iMakr, a 3D printing store, is giving schools a 50 percent discount on one of its devices in a bid to get the devices in the hands of more pupils around the UK.
The London-based company, which claims to have the largest 3D printing store in the world, is offering schools the discount through an Education Sponsorship Program that has been established with 3D printer manufacturer FlashForge.
"With our first co-sponsor - FlashForge - we are offering the FlashForge Dreamer 3D printer to schools for £499 instead of the standard £999," the company said in an email today.
iMakr said it will also offer schools on-site training and support, as well as 3D printing materials and printable STEM files from MyMiniFactory.com.
The Clerkenwell startup is inviting schools, students and parents to find out more via email.
An increasing number of UK schools are likely to be in the market for 3D printers following changes to the national computing curriculum that were introduced in September. The changes are designed to give students a better idea of how to code, while also introducing them to new technologies such as 3D printing.
Today's offer comes just over a year after iMakr launched its own 3D printing school for businesses and individuals. The £29 one-hour self-tutorials take place in the company's store and cover how to design an object, how to start a 3D printer and how to calibrate a 3D printer.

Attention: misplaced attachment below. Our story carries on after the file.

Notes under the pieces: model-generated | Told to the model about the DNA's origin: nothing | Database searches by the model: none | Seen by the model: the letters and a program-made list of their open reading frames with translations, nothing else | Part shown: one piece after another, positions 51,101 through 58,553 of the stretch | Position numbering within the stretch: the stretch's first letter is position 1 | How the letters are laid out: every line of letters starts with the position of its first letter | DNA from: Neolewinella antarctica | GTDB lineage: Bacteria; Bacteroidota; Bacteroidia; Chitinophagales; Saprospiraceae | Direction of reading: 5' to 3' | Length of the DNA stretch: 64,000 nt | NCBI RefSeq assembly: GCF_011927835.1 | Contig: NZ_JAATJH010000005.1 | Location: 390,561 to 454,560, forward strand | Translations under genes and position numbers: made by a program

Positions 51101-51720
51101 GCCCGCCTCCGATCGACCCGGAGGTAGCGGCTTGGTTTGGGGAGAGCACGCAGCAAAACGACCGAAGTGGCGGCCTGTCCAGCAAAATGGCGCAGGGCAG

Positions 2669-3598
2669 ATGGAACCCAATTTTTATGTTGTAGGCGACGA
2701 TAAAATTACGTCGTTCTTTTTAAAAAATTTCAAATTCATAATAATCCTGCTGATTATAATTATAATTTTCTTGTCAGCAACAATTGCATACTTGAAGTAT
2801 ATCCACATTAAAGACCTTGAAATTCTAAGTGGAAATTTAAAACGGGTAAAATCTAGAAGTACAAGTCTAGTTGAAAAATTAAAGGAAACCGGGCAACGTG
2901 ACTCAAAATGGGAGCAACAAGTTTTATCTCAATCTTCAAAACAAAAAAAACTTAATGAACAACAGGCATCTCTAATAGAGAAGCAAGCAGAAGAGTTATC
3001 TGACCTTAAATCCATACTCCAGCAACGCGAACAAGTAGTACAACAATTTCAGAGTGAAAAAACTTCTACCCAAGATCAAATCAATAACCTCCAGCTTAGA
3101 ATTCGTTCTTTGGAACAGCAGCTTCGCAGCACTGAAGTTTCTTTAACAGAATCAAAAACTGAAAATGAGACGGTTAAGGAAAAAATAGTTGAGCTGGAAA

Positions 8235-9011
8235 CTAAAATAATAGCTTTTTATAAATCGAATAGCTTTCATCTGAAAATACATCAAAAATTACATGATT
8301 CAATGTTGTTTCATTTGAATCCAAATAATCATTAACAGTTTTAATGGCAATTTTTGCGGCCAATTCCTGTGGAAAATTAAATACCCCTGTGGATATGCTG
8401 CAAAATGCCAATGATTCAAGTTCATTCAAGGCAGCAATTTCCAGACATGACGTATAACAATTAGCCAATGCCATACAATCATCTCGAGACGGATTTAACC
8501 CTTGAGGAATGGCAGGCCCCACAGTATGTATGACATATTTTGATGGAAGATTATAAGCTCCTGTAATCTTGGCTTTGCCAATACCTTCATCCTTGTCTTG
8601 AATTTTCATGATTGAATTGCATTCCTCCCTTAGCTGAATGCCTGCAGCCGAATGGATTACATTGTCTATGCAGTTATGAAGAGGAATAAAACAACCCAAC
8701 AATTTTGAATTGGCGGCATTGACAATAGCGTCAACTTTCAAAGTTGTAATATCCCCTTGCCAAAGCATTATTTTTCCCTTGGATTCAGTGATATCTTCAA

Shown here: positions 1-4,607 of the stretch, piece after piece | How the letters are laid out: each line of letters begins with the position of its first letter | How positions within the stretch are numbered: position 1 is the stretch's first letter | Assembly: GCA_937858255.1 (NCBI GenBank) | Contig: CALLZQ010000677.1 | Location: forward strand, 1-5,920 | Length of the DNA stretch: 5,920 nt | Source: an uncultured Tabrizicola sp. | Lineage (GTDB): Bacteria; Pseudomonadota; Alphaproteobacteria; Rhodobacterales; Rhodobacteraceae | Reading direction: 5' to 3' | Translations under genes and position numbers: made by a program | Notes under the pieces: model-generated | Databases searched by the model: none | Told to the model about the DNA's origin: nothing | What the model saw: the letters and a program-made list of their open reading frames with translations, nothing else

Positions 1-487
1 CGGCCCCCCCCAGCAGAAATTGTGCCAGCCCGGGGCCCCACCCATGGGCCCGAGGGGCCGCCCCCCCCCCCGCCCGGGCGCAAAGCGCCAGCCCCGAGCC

At the end of each session the student is able to take away one of the six 3D printed items that they should have designed and created, providing the lesson went to plan. The relatively basic items include a piece of Lego and a plastic moustache.
Last year, a report revealed that certain 3D printers could pose health risks if they were used in poorly-ventillated environments.
"Obviously running a machine 24/7 in a tiny room with no ventilation at all is not recommended if that's your newborn's bedroom," said iMakr founder Sylvain Preumont in response to the report last year. "Running a machine in a large ventilated room like we do here in the world's largest 3D printing store, is most probably safe.
"There are risks that you want to monitor and mitigate. Like riding a bicycle, giving mobile calls, or walking outside in the pollution of our large cities. And operating a 3D printer as well, maybe."
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